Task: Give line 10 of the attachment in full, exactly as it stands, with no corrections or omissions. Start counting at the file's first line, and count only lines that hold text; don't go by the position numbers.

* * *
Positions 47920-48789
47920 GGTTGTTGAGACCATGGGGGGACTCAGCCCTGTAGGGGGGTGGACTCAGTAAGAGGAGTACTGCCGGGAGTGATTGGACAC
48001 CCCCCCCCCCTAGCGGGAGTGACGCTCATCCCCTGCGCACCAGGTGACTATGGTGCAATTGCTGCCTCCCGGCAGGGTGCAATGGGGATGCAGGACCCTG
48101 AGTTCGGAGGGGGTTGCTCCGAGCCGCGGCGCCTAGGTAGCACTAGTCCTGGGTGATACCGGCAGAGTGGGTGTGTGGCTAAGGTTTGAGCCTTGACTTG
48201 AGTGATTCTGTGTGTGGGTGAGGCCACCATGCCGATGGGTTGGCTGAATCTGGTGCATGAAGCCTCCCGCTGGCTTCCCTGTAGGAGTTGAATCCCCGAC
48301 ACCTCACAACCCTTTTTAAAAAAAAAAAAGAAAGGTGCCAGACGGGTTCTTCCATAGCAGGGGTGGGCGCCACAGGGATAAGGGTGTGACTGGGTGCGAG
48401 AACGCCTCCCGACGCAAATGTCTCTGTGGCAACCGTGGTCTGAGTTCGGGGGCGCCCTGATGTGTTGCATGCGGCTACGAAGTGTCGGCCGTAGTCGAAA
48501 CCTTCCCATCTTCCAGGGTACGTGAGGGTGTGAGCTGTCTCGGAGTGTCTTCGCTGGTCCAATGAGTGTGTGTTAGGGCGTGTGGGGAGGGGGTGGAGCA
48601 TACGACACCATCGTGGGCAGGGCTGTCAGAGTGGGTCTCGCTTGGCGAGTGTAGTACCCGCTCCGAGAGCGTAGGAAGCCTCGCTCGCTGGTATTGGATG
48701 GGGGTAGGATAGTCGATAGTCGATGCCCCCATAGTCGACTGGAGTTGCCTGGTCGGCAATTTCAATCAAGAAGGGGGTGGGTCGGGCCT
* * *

48701 GGGGTAGGATAGTCGATAGTCGATGCCCCCATAGTCGACTGGAGTTGCCTGGTCGGCAATTTCAATCAAGAAGGGGGTGGGTCGGGCCT